Is a miracle evidence that God exists? Well it might or might not be. In the case of Jesus miracles I think they are clearly evidence of the Christian God. Why? Because Jesus says he was sent from God and that it was by God’s power he can do supernatural things. And then he does them. Does that fit our definition of relevant evidence?
Consider if I had a trial on the issue of whether God exists and someone says well if God exists then prove it by performing a miracle! And sure enough I then say by Gods power I will raise this corpse from the dead and a dead person stands up and walks. Would this miracle have “any tendency” to make the existence of God more probable “than it would be without the evidence.” Of course, it would. The fact that the person asked for a miracle shows it has a tendency for him.
Plenty of atheists have asked for miracles as proof. So presumably it would have that tendency for them. Of course some might argue even that is not enough proof for them, but my case for God would be much stronger than if I offered no evidence at all, and just said in my closing argument “God exists so you should find for my side.” Therefore these miracles are evidence of God.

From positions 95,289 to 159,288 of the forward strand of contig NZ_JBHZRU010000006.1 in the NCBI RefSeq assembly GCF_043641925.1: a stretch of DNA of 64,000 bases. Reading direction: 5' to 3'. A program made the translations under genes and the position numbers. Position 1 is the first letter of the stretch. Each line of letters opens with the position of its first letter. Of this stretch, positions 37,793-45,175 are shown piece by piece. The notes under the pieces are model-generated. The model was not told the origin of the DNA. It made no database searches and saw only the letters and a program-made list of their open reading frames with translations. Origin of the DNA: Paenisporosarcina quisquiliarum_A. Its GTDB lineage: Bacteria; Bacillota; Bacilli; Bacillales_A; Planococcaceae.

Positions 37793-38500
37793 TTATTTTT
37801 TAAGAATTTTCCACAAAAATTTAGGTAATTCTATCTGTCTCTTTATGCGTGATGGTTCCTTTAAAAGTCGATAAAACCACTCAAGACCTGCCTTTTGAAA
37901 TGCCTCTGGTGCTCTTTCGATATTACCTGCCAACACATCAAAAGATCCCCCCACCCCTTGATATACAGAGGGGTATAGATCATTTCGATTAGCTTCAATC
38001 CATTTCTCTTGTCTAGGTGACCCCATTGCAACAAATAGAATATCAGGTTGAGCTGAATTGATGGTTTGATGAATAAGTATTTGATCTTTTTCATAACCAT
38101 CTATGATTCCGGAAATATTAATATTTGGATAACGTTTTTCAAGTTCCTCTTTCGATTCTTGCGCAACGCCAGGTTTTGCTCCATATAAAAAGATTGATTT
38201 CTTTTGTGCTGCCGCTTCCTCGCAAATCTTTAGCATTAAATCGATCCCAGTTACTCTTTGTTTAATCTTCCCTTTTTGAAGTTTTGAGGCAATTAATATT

I think this is an important point to get people off the whole “No Evidence!” “No Evidence!” mantra we hear. There clearly is *some* evidence. Is it is enough evidence for you? How much evidence do you need? Are really the questions we are getting and that is a subjective matter. I discussed this in a prior blog here:
The evidence in the OJ Simpson criminal trial was not enough evidence to “prove” he was guilty beyond reasonable doubt to that jury. However the trial was televised and lots of people saw that very same evidence, and thought it was enough to “prove” his guilt beyond reasonable doubt. Both sides had plenty of relevant evidence to support their case but different people drew different conclusions from that same relevant evidence.
19 Friday Dec 2014
Consider the case of psychopath oral surgeon. He puts a woman under, fixes her teeth, undresses her, molests her and puts her clothes back on. He then wakes her up. The woman wakes up none the wiser. He didn’t physically injure her. He received sexual gratification.